French hinged patio door come in pairs of double doors, with large panes of glass that cover the length of each door. The slightly more formal, swinging models take up more space when open. A french sliding patio door take up much less room, but will cover the stationary windowpane alongside the door when open. Read on for more information to decide if french doors are a good investment.
For a more modern and more space-efficient look, a standard set of sliding french patio door will typically range from $300 to $800. A traditional, hinged set of french patio doors generally start at about $400 to $900, but will be more expensive with additional materials and styles.
Due to the extra weight of the glass panes in a french patio door, the doorframe must be strong enough to support the door without twisting or warping. In the past, patio doors have usually been made with traditional hardwoods. However, modern revisions now use stronger materials like fiberglass or aluminum. With fiberglass on the outside and hardwoods such as mahogany on the inside, homeowners can have the best of both worlds with hardy, yet beautiful french patio door.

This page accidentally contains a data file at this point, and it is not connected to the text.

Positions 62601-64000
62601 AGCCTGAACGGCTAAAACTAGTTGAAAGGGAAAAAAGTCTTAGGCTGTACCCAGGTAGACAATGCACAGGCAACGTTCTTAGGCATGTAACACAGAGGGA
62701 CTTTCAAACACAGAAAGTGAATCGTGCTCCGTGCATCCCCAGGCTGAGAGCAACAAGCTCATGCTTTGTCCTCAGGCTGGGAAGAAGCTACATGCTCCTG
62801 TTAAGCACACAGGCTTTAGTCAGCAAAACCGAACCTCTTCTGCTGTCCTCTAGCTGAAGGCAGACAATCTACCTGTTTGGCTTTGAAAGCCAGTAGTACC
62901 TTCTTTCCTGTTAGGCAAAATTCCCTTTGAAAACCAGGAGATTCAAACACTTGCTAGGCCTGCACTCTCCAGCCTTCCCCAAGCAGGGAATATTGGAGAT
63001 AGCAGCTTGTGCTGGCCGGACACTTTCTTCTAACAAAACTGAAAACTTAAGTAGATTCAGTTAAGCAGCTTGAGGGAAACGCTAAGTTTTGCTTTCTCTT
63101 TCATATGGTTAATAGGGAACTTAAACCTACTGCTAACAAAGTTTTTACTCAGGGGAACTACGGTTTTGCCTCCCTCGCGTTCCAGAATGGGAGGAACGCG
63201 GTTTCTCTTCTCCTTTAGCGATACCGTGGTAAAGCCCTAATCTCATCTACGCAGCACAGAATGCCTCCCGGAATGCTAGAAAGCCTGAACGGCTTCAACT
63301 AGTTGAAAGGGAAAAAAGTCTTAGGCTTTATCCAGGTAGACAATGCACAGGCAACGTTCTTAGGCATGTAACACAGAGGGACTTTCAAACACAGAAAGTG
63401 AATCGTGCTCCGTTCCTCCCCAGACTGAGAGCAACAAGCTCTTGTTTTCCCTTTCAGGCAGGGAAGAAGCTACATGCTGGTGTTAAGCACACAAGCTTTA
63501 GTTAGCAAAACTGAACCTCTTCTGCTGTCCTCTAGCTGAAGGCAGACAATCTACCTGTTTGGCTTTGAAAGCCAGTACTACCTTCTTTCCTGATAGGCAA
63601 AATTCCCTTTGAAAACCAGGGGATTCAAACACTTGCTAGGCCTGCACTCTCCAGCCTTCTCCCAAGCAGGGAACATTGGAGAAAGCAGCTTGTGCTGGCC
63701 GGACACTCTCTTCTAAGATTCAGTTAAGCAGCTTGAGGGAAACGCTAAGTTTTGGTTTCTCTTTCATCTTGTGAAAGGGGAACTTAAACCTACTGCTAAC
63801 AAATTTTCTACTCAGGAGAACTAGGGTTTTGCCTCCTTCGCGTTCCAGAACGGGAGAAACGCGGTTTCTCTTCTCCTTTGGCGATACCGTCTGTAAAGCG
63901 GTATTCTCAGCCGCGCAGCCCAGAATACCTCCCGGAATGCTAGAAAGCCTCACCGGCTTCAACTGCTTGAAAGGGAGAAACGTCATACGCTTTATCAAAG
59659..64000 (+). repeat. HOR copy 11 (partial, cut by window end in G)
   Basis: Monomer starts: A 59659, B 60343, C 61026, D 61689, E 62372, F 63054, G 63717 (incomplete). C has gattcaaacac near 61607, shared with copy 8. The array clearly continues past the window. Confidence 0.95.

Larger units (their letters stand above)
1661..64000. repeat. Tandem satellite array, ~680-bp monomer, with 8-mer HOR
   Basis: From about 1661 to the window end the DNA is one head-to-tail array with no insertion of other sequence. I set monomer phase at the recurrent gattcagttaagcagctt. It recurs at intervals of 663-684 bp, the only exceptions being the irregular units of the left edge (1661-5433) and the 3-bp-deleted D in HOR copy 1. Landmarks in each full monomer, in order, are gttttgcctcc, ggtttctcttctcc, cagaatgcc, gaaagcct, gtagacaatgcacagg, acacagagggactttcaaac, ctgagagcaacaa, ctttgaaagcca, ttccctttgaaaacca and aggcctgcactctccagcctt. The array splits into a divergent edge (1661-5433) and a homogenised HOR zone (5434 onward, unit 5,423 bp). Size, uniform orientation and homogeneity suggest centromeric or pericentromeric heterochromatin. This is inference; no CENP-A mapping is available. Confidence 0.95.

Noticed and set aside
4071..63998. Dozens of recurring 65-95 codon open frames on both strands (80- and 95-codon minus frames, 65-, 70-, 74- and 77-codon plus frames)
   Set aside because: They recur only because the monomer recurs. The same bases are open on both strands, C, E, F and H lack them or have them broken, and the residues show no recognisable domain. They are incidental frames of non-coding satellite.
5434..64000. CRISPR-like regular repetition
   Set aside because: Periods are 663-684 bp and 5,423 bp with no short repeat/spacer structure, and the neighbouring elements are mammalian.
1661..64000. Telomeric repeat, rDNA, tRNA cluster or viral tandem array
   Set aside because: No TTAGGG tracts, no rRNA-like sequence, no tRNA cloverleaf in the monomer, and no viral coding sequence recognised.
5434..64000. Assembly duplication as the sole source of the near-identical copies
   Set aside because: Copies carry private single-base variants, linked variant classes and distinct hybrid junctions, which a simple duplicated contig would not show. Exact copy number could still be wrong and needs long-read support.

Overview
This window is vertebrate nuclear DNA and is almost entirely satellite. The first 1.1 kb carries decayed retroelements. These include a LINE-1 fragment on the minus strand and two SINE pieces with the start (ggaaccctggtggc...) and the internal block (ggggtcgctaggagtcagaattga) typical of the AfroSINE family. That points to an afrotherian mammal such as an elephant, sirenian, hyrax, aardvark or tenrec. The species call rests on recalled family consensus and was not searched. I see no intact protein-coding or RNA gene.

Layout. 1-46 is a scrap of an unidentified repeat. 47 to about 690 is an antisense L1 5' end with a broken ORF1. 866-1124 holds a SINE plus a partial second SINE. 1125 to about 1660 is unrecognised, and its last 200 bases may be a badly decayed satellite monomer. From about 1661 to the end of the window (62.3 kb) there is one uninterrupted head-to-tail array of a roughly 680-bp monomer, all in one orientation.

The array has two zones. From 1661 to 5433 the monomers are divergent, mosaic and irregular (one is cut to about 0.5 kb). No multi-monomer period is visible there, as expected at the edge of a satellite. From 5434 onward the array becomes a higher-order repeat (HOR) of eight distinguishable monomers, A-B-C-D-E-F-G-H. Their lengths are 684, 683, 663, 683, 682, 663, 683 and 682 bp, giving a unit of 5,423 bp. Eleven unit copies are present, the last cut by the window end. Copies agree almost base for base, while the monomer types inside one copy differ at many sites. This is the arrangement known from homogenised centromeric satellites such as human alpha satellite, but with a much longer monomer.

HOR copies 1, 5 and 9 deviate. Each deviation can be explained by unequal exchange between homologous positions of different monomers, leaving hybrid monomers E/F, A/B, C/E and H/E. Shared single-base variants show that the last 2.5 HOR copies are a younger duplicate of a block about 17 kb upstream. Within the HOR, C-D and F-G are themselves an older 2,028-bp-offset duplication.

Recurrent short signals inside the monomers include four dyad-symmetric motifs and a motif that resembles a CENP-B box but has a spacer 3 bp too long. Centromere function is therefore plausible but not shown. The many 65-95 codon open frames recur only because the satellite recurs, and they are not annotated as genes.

French Patio Door by Andersen Windows and Doors |
License: CC BY-SA 3.0
Depending on the materials used, the strength and durability of a set of french doors vary. A sliding or hinged patio door with a fiberglass exterior will hardly need any upkeep after installation, while wood patio doors will usually experience more wear-and-tear from exposure to the sun and elements.
The window dominates a french patio door, so homeowners can purchase upgraded models with laminated windows for improved heat and sound insulation. A wide spectrum of treatments are available for french patio doors with hardwood interiors. Alder, a less expensive material, can be treated and stained to match the appearance of more expensive wood species such as walnut or mahogany.
Since sliding patio doors are less exposed to the elements, they are easier to care for than a classic hinged patio door. Homeowners should expect touching-up their french patio doors as-needed, depending on the materials and how the patio door is finished.
Energy Efficiency and Tax Credits
Because glass is a poor insulator, french patio doors lose much more heat than most other solid exterior doors. A basic, single-pane french patio door may have an R-value as low as R-1, but with additions like laminated and double-paned glass – or more energy efficient materials like fiberglass – the R-value can be raised to as high as R-5 and R-6 or higher. Additionally, homeowners should keep in mind that hinged french doors create a much tighter and more efficient seal than their sliding counterparts.
Summary: A Classic Choice for Your Home
Whether they be sliding or hinged, a french patio door offers an unobstructed view and plenty of light. French doors can be constructed to both efficiently and economically match any homeowner's style and budget. To get started installing your own set of french patio doors, contact contractors in your area today.